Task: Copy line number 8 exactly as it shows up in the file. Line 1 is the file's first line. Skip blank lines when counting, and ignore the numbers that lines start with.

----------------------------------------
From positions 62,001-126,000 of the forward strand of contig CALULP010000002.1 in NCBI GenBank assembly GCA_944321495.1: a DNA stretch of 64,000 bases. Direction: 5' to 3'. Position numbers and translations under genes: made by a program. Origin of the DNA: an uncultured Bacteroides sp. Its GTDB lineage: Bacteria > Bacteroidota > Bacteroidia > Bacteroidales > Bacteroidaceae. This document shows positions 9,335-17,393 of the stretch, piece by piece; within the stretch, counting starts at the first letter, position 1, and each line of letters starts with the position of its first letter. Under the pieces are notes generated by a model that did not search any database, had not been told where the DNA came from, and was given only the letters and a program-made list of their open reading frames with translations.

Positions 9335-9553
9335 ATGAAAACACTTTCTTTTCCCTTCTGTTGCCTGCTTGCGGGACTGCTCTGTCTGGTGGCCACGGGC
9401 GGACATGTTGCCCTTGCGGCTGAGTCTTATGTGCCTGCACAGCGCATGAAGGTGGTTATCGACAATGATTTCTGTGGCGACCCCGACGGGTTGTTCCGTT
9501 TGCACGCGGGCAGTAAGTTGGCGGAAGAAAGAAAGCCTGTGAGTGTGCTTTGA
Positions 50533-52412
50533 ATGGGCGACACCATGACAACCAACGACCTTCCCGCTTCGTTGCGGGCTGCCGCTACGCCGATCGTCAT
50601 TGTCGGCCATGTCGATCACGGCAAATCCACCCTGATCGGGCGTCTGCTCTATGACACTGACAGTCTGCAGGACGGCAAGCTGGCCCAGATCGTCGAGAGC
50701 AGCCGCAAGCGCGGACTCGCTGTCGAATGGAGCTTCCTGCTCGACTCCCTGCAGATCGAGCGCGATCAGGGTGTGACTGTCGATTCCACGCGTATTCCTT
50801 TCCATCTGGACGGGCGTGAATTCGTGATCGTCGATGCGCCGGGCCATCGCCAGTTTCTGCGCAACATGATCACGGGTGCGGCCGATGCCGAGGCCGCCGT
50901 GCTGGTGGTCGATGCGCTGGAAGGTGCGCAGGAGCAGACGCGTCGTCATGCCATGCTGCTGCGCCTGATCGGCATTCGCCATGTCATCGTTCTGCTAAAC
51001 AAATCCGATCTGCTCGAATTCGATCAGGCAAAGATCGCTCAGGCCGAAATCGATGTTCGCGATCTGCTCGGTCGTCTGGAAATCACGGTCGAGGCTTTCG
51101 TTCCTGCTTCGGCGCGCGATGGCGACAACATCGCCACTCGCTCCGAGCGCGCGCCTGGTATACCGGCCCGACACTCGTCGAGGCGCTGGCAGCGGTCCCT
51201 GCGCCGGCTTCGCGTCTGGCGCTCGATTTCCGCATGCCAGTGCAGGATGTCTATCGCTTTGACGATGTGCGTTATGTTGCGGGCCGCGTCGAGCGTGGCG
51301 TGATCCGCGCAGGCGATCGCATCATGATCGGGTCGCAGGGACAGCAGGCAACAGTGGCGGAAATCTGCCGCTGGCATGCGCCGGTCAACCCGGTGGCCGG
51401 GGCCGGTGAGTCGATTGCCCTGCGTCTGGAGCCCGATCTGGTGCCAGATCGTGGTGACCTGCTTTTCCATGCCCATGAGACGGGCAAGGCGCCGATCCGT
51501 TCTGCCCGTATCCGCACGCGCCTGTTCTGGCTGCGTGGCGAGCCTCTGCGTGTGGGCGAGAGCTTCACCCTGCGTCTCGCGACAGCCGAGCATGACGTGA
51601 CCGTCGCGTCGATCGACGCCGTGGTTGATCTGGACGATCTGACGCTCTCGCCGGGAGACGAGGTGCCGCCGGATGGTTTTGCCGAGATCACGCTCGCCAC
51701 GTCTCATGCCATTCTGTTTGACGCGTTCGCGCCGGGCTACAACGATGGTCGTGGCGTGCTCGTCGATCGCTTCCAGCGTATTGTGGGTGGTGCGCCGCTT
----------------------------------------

50601 TGTCGGCCATGTCGATCACGGCAAATCCACCCTGATCGGGCGTCTGCTCTATGACACTGACAGTCTGCAGGACGGCAAGCTGGCCCAGATCGTCGAGAGC